The federal government yesterday published the final rule for changes to the H1-B visa program, which is one of the primary conduits for technical talent to come and work in the United States.
There are two key changes coming with the rule. First, the government will require applicants for an H1-B visa to electronically register with the immigration office for the H1-B lottery before they submit their applications or documentation.
Due to hard caps imposed by Congress on the number of workers who can be admitted under the program, tens of thousands of people apply for a visa who ultimately do not attain it. Under the current process, applicants must submit their entire applications including supporting documentation in order to apply for a lottery run by USCIS, the immigration authority.
Last year, roughly 190,000 applicants applied for 85,000 total slots. That means 105,000 people put together complete applications but lost out on the lottery.
Under the new rule that will be in force for this year’s H1-B process, applicants will first register with USCIS electronically, which will process the lottery. If selected in the lottery, an applicant would then be invited to submit their application and supporting materials. The idea is that you only have to do all the work of applying when there is an actual slot available.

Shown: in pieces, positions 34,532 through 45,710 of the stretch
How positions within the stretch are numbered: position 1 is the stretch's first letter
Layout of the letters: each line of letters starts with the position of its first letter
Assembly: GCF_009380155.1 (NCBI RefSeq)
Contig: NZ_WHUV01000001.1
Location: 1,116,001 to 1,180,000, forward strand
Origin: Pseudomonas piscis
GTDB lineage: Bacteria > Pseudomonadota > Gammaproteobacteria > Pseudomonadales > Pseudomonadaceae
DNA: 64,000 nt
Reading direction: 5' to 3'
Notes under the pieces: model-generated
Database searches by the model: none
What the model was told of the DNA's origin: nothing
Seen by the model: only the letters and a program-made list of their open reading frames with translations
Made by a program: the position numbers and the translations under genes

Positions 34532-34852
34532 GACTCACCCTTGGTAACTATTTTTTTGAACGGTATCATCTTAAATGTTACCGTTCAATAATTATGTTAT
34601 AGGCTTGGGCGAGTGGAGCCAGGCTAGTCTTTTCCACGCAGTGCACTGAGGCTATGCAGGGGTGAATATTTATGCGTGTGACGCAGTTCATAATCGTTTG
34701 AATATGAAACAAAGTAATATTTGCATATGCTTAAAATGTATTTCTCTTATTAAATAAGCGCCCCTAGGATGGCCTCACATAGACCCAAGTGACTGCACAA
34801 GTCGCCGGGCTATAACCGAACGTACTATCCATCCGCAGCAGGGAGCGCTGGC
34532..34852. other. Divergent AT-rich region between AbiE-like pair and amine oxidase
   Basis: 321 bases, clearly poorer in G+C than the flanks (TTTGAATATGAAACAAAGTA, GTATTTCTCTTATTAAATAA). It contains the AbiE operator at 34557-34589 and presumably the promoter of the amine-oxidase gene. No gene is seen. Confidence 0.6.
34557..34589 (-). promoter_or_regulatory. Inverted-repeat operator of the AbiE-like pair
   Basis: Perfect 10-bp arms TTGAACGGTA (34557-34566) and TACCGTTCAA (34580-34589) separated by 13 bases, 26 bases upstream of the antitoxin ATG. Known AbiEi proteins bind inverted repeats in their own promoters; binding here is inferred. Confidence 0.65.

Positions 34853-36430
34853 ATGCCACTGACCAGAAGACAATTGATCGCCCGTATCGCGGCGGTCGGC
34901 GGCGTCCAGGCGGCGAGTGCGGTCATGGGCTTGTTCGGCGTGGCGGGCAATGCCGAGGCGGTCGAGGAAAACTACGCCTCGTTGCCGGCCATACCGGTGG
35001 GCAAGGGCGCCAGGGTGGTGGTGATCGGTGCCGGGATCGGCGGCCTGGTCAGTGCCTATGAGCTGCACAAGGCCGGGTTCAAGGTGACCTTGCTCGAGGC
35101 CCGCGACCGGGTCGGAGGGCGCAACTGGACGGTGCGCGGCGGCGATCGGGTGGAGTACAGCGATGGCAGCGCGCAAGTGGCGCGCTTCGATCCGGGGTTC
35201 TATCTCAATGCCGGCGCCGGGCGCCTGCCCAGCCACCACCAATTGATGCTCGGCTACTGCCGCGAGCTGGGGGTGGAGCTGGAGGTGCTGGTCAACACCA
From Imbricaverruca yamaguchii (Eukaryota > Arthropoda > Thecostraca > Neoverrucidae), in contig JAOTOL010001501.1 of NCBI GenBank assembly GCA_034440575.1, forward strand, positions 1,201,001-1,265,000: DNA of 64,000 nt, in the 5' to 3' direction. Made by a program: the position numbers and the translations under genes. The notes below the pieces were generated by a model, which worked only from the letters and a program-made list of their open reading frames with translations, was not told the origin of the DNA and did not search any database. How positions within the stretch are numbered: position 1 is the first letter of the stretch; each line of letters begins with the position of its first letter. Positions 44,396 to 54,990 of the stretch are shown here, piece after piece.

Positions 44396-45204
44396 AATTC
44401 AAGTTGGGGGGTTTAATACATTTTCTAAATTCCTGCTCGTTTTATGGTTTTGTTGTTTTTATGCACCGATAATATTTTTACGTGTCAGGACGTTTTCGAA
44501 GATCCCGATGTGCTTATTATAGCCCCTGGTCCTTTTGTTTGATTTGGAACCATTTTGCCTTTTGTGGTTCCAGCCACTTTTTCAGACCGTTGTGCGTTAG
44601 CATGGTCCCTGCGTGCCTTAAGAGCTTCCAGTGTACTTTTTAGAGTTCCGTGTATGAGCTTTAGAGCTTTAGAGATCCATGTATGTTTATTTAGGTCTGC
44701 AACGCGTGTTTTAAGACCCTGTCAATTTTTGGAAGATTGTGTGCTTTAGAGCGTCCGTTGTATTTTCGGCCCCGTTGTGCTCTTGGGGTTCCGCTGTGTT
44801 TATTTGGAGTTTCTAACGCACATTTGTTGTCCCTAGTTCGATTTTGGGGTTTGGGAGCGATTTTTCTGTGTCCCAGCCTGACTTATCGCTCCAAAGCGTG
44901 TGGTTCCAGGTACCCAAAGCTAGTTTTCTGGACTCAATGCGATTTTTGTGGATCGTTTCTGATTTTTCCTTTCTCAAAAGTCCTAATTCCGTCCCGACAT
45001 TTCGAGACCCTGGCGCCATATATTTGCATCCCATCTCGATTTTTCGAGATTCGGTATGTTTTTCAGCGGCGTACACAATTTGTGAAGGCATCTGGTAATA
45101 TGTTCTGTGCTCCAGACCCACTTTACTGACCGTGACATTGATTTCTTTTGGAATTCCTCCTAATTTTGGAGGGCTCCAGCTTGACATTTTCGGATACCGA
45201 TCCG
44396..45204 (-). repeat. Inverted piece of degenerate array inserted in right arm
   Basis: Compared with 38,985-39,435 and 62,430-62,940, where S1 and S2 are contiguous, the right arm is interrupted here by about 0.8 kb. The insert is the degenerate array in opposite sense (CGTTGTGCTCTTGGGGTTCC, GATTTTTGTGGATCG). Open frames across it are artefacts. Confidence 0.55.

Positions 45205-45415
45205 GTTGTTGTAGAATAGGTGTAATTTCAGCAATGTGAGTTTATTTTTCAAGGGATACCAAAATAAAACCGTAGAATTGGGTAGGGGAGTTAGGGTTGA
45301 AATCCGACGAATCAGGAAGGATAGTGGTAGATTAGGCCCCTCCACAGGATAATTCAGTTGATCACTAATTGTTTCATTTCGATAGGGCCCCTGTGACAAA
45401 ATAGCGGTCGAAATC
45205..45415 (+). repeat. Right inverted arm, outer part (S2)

The change is likely to cut into the revenue of immigration attorneys, who today prepare full applications for all applicants. A typical H1-B visa application retainer for an attorney today in Silicon Valley runs in the low thousands of dollars each, with companies picking up the tab. I am sure attorneys will still recommend doing some prep work, but the new rules should cut costs for employers.
The second change of the final rule has to do with how the lottery is conducted. Be very careful here, as the changes are somewhat subtle and there is a lot of malarkey being written across the internet about it.
Under the H1-B program, there are two pools of applicants: let’s call them the regular pool and the advanced degree holders pool. There is a cap of 65,000 for the regular pool, and 20,000 for the advanced degree pool, which is limited to applicants holding a master’s degree or better.
In today’s process, advanced degree applicants first go through the lottery of the advanced degree pool, and if they fail, they get added to the regular pool for the second lottery. In the new process just confirmed by USCIS, that process is inverted: the regular pool lottery will be run first with all applicants, and then the advanced degree pool will happen second with advanced degree applicants who failed in the first lottery.